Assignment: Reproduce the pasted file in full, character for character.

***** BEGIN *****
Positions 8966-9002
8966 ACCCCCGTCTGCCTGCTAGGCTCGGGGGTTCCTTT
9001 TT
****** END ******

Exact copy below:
Positions 8966-9002
8966 ACCCCCGTCTGCCTGCTAGGCTCGGGGGTTCCTTT
9001 TT